Sir J. Harvey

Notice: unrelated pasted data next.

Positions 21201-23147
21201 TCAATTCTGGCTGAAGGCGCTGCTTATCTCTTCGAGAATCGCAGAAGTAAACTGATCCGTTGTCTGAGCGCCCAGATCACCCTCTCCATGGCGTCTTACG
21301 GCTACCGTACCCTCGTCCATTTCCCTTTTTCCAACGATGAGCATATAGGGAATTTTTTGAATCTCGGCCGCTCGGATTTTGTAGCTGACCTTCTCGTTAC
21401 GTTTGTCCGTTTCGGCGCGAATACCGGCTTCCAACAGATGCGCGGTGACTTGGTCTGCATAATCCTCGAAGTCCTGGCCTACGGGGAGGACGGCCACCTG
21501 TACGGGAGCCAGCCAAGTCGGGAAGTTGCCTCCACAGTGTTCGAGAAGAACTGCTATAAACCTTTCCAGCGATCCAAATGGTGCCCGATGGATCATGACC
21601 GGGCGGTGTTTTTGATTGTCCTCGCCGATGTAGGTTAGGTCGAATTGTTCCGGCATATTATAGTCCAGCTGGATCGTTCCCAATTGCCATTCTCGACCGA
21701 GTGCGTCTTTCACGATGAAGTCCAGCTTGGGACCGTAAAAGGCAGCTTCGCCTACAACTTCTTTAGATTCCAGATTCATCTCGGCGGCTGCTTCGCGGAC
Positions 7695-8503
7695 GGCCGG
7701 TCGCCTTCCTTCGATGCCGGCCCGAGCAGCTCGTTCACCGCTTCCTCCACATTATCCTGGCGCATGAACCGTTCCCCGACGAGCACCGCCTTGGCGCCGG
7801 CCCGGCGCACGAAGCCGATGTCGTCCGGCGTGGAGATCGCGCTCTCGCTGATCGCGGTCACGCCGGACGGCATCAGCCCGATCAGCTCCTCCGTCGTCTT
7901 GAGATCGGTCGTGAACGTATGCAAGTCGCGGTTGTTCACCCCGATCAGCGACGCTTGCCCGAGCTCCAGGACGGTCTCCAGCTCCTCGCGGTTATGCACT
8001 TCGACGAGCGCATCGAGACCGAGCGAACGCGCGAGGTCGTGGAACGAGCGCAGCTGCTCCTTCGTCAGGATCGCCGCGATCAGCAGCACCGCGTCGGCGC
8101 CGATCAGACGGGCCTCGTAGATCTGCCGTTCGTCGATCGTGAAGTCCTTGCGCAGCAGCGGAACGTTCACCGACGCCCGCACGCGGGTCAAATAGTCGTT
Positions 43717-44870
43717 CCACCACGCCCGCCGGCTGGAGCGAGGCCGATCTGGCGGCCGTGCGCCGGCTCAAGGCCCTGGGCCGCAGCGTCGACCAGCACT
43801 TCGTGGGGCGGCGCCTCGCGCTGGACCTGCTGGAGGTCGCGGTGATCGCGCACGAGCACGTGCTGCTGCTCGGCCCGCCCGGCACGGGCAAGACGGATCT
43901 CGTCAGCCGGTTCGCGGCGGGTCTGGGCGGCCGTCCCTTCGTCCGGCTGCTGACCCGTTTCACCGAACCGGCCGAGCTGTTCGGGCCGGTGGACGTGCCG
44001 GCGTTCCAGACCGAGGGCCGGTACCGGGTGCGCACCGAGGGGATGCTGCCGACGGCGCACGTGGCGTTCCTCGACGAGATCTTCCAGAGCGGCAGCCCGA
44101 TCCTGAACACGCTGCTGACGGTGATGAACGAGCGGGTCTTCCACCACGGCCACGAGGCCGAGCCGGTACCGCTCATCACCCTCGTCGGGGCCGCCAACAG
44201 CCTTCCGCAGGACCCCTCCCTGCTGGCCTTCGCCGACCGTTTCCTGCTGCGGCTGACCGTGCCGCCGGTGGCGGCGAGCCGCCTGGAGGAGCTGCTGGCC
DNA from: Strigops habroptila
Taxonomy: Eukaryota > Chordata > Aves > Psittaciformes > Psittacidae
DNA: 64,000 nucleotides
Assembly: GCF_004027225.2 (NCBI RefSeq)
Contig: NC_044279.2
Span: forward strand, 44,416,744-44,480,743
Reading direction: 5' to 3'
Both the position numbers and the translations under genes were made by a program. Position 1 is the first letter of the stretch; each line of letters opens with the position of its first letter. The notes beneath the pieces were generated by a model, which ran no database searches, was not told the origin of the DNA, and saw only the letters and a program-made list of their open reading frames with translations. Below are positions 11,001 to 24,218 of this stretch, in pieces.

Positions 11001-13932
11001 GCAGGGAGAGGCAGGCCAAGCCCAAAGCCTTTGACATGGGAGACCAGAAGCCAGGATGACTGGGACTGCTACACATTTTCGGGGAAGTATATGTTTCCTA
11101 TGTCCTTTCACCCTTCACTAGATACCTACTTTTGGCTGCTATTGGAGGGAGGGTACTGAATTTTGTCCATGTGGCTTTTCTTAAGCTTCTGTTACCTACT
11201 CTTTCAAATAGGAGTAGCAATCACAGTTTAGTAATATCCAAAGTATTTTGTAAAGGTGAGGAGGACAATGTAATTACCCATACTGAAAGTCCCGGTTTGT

solicited the opinions of five " highly respectable individuals in the colony," and they all agreed that the effect of raising the franchise would be the disfranchisement of many voters. One of these gentlemen said— After giving the subject alt the consideration in my power, I beg respectfully to say, first, with regard to voters, that it may be laid down as a general proposition that a household franchise is most suitable to the peculiar circumstances of the inhabitants of this colony. Under this circumstance, it is my opinion, that a rent or property qualification, to supersede the present unlimited system of household suffrage, would, in effect, disfranchise a large portion of the inhabitants. I hope it may not be considered presumptuous in me to state, in conclusion, my humble opinion, that if the present constitution, so generously and liberally granted by his late Majesty, has not been found to answer the expectation formed at the commencement, the fault does not lie in the constitution. The second gentleman said— I consider, in the present state of New- foundland, a property qualfication impracticable and unjust; it would have the effect to disfranchise the greatest and best part of the population. In a moral and political point of view, I consider household suffrage the best that has yet been discovered. A householder is, for the most part, a husband and a father, having a fixed locality; the peace of his community, the prosperity of his country, must be dear to him. The third expressed his opinion as follows:— I do not think that a rent or property qualification would be productive of much, if any, practical advantage. Household suffrage, guarded by an efficient system of registry, together with simultaneous voting under a new division of the electoral districts, such as I recommended in my communication to the right hon. her Majesty's principal Secretary of State for the Colonies, Lord John Russell, in July last, would, in my humble opinion, go far to render any other qualification unnecessary. In nearly all the other settlements the inhabitants occupy premises which have descended to them from their ancestors, or land which they have themselves redeemed from the wilderness, for which they pay no rent to the Crown, and on which they have built for the convenience of their families, and the purposes of the fishery. I would further remark that such property is in a great degree valuable only so long as it be thus occupied, and that the annual rent of an ordinary house in St. John's would be almost equivalent to the full value of these freeholds, and, in many instances, much more. The fourth gentleman admitted that the augmentation of the franchise would deprive of the right of voting a class of persons whom he was pleased to describe as " strangers and raw youngsters recently imported from England or Ireland." The fifth gentleman who was applied to, for information, expressed himself in a similar strain. He said, The advantages which would result from such a regulation or law, would be to disfranchise many adventurers, arriving from the mother country or the colonies, having no property or stake in this colony, and who have, hitherto, been allowed to vote from the occupation of a hut of nominal value in the woods, or a room, as under tenant, in town. It had been said, with respect to the subject of the finances, that the Crown ought to have the power of originating money grants, as was done in this country. Why, according to the charter, no money could be expended without the Governor's warrant. Some grants certainly could be made by the Assembly, but was but a ground for destroying the constitution? Everything that was wanted would be done. There was no necessity for thus trampling on the liberties of the people. The Catholic bishop of the colony, in the letter from which he had already quoted, stated, that the Assembly had never refused any supply—that they had always been ready to adopt any proposition made by the Governor, notwithstanding the Council had thwarted them in every possible way. He would read the passage to the House:— I might go much farther; but that I feel I have already fatigued you. I might mention the extraordinary circumstance, that this much maligned House never refused whatever supplies were demanded by the Executive, however extravagant; and that, not with standing this, the Council were eternally thwarting them, by refusing the necessary votes for the necessary contingent expenses of the House. I might mention, that every measure that was ever recommended by the Secretary of State, or by the Governor, was ever sure, without one solitary exception, to be adopted by the Assembly, and reduced to a bill, and passed; and I might have shows you, that bill after bill of these, notwithstanding such recommendation, was thrown out by the Council, many of them even without amendment, many without reaching to a committal, and some even without a second reading. But I think I have gone far enough, to inform you generally upon the main questions connected with this bill; and even this would, probably, have been unnecessary, were it not that the official party here, who are leagued with the merchants, have, just now, entered upon a most furious crusade against the press, evidently to silence them while this measure is before the House He denied that the noble Lord had found the constitution suspended. The Session of the Assembly had ended in May, 1841, and it was impossible that a new election could have been held before November, because the whole adult population was absent, during the interval, at the fisheries. The deputation which had been over here on the subject had been assured, by Mr. V. Smith, that nothing should be done without due investigation. Now, he asked where that investigation had taken place? Every principle of honesty, of justice, and of fairness, was in favour of his proposition, and yet he knew that the majority of that House would support the Government, in this attack upon the liberties of Newfoundland. If the bill had been brought forward earlier in the Session, an expression on the subject might have been elicited from the people of England, who would have had generosity enough to ask for a fair trial. Why did not the noble Lord call another Assembly, as had been recommended by Sir John Harvey, and see if that Assembly would not make every necessary alteration in the existing constitution? They had stated their willingness to raise the qualification of members, and to give the Government the initiative in the introduction of grants. Under the noble Lord's plan, considerable delay must take place in calling together the Legislative Assembly. Under his plan, no such delay would take place. It had been objected that, among the members of the Assembly, there was one who could not read or write, and two who were in menial situations. Had those persons been elected by the popular party? No. They had been elected by the mercantile party to bring the Assembly into contempt. In 1836, the elections placed the anti-constitutional party in a minority, and the Government declared those writs void, because a little bit of wax had not been attached to them. At the new election, four mercantile men were elected; they refused to serve, and these persons were elected in their stead; so that the anti-constitutional party first elect improper persons, and then turn round and say," Look at the improper persons who are elected under this constitution." Could anything be so gross or so inconsistent as this? He had received a letter which gave a history of the transaction. The writer said:— It is a singular circumstance, that all the persons who were complained of as being unfit members were returned by Protestant districts. I do not blame the Protestant constituency for this, it grew out of a combination among the Protestant merchants not to take a seat in the Assembly, even though they should be elected. In the year 1836, during the administration of Captain Prescott, there was a general election, it was hotly contested in almost every district in the island, the general result was a majority in favour of the Liberal party. Shortly after, this election was declared void, owing, as it was said, to some informality in the writs. When the mercantile party could not acquire a majority, they changed their tactique, they seceded altogether—they not alone seceded, but they used their influence to return unfit persons. The person most complained of, was a man named Moore, he was returned for Trinity by the influence of the house of Robinson, Brooking, and Garland, and then, after thus notoriously supporting this return, they charge the disgrace of it on the Catholic constituency. I will now give you the names of Conservatives who were returned in 1836, and who, on a new election, declined to offer themselves:— Robert Job, merchant, for the district of Bonavista; Thomas Bennett, ditto, Fogo; William B. Row, lawyer, Fortune Bay; John Shea, editor of a paper, Burin. These would have a great influence on a house composed of fifteen members, with a council exclusively Protestant; but they would not again offer themselves. Our constitution is now suspended. It is rumoured, that Lord Stanley, fortified by the ex parte evidence of the witnesses before the committee, is about introducing some act into the Imperial Parliament. If we are punished, it is because we are Catholic. We have, however, some hope that the justice of our cause will protect us. The jealousy of the constitution was, in fact, jealousy of the Catholics of the colony. Up to the period of the granting the constitution, Catholics were excluded from every situation. He was perfectly ready to go into any investigation of the facts of the election, during which two outrages did occur, but the accounts of them had been grossly exaggerated. He contended that the House ought not to legislate without hearing the other party. Would they give a triumph to one party alone? He had gone through this case; he had not gone into a discussion respecting rates and taxes, because other opportunities would occur for doing that. But here was a constitution, with all the regular forms, already adopted. All the American colonies had had such constitutions conceded, and had derived advantage from them. He denied that the Roman Catholics had shown any exclusive spirit, or any wish to absorb all the funds of the colony to their own purposes. To prove this, he would read an extract from the petition of the inhabitants of St. John's, Newfoundland:— That in order to meet the charge of the subserviency of the Assembly to the Catholic priesthood, a glance at the records of that body will prove that in no single instance was a measure not only not passed for the promotion of exclusively Catholic interests, but such a measure was never once introduced or thought of; nay, on the contrary, the only measure that ever passed the Assembly with reference to religion, with the exception of the Marriage Act, legalizing the marriages of Catholics and Dissenters, was the granting of a sum of money to assist the Protestants of Harbor Grace, in the rebuilding the Episcopalian church, which had been destroyed by fire, which grant was proposed and seconded by Catholics, and was carried by a Catholic majority. The bill was brought forward at a time when it was utterly impossible to give it a fair discussion; all from whom he might expect a fair hearing, or from whom the inhabitants might expect redress, were absent; nor had he the slightest hope of convincing those who were listening to him. He put the question on the foundation of plain common sense. All he asked of the noble Lord was to postpone the bill till next Session, till the House could hear what the inhabitants of Newfoundland had to say. Their delegates would then be here, and anything that was just and reasonable, they would be ready to do. But he did implore the noble Lord not to crush the colony with such a measure as this. He concluded by moving that this bill be committed that day three months.